The nomination of Michigan Court of Appeals Judge Janet Neff to the federal bench is on hold because she helped lead a commitment ceremony for a lesbian couple four years ago, reports the Grand Rapids Press.
Senator Sam Brownback, of Kansas, an opponent of gay marriage who has presidential aspirations, said he wants to know whether there was anything illegal or improper about the ceremony in Massachusetts.
“It seems to speak about her view of judicial activism,” Brownback said. “That’s something I want to inquire of her further.”
The Associated Press reports that conservative activists expressed concerns about Neff after seeing her name in a September 2002 New York Times “Weddings/Celebrations” announcement. It said Neff and a minister led the commitment ceremony for Karen Adelman and Mary Curtin.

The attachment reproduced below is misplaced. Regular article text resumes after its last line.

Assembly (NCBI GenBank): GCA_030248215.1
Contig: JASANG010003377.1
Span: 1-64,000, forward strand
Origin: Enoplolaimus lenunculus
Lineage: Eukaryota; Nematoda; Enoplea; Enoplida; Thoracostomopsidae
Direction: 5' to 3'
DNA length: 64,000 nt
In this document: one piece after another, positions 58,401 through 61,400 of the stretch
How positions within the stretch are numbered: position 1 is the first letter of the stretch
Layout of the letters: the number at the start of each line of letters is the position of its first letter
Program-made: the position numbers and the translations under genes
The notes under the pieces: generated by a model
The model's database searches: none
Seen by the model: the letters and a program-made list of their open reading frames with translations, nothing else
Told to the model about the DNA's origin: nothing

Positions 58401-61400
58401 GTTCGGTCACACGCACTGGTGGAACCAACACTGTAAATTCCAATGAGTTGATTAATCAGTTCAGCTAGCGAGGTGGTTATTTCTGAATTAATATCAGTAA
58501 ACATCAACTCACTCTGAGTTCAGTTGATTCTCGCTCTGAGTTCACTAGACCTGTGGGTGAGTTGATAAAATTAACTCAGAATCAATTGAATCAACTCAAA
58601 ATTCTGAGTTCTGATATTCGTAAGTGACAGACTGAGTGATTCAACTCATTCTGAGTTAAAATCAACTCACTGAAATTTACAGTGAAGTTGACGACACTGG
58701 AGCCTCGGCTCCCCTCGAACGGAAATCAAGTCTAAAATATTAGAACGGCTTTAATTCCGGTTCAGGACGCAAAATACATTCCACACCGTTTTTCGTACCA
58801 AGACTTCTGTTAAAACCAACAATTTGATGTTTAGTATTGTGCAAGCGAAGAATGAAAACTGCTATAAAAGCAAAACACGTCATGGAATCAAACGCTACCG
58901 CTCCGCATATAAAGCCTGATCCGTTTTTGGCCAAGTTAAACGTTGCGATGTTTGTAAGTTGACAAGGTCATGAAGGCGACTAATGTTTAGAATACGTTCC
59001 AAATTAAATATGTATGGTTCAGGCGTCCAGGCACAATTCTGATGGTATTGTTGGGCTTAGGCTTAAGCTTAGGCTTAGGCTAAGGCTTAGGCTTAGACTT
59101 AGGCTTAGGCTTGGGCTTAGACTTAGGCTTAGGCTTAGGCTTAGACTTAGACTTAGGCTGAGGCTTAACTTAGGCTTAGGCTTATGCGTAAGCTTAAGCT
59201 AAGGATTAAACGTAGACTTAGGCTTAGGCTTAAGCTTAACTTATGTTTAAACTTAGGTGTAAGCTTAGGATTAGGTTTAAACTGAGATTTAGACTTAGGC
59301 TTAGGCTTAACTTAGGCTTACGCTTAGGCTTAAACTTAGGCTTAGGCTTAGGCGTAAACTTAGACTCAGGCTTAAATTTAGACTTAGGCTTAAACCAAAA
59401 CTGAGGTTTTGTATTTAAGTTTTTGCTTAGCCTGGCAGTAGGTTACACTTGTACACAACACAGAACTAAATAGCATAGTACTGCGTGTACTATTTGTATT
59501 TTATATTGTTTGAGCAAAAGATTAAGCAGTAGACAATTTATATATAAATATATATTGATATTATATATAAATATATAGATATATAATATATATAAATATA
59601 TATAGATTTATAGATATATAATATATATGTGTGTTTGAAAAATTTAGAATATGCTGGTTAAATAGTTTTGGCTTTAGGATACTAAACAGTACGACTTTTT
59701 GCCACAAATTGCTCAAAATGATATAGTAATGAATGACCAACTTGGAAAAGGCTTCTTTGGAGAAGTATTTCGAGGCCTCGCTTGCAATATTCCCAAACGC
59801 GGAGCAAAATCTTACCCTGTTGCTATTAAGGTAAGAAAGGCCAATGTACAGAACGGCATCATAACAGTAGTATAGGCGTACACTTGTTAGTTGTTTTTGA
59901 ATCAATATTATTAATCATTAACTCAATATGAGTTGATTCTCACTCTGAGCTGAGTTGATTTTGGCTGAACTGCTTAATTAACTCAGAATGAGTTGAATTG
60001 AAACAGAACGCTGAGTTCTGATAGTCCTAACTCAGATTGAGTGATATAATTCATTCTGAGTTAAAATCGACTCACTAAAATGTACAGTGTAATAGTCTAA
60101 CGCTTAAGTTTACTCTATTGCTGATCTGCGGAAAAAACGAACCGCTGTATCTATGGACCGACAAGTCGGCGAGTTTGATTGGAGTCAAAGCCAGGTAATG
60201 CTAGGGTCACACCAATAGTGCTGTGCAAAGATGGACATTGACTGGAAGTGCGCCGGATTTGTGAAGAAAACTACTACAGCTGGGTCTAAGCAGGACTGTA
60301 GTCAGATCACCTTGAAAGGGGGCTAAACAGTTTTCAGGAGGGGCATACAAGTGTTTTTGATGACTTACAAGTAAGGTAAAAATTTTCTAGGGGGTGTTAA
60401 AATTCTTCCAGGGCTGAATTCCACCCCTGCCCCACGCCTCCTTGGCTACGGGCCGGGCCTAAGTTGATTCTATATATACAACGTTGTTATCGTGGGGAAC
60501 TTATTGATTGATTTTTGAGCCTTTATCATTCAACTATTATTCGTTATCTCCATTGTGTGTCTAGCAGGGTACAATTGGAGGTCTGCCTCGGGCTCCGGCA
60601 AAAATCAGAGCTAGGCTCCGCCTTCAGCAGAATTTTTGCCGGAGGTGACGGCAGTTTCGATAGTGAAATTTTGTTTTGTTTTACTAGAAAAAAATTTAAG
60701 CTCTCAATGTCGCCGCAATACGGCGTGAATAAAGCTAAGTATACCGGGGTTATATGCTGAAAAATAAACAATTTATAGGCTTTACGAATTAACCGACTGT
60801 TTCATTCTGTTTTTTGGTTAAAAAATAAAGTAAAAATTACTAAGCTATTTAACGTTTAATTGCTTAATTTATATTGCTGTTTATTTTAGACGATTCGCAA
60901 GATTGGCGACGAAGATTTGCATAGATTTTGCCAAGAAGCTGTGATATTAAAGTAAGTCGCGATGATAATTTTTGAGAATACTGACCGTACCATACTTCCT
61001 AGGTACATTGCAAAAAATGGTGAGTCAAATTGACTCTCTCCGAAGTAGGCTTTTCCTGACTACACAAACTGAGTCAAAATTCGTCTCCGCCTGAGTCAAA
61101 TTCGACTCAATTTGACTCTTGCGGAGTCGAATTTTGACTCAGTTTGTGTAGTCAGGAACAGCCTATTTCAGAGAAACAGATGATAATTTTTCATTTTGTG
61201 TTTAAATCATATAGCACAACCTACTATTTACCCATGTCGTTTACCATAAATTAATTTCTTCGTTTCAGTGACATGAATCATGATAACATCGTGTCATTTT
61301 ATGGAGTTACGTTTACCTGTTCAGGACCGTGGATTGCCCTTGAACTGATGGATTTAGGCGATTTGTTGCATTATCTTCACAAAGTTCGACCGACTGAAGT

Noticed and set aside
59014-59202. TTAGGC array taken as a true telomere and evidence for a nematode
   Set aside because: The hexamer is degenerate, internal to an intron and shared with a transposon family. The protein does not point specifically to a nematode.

The Senate Judiciary Committee last week approved Neff for a seat on the US District Court in Michigan’s Western District; the nomination is pending before the Senate. A single senator can block a nomination by placing it on hold.
Senator Carl Levin told the AP that based on the newspaper announcement it didn’t sound like Neff did anything illegal.
“There’s no reason why two people can’t stand up and exchange commitments with each other provided they don’t do anything illegal,” Levin said to the AP.
Brownback cited recent instances in California and New York where local officials issued marriage licenses to same-sex couples contrary to existing laws.
“I don’t know what she did,” Brownback said to the AP. “That’s why there’s a factual question.”
Gay activists call Brownback’s inquiry a publicity stunt that is irrelevant to Neff’s qualifications.
“This has got nothing to do with legal or ethical concerns by Sam Brownback and everything to do with him finding another opportunity to show himself to be the mean-spirited bigot that he is,” said Joe Solmonese, president of the Human Rights Campaign.
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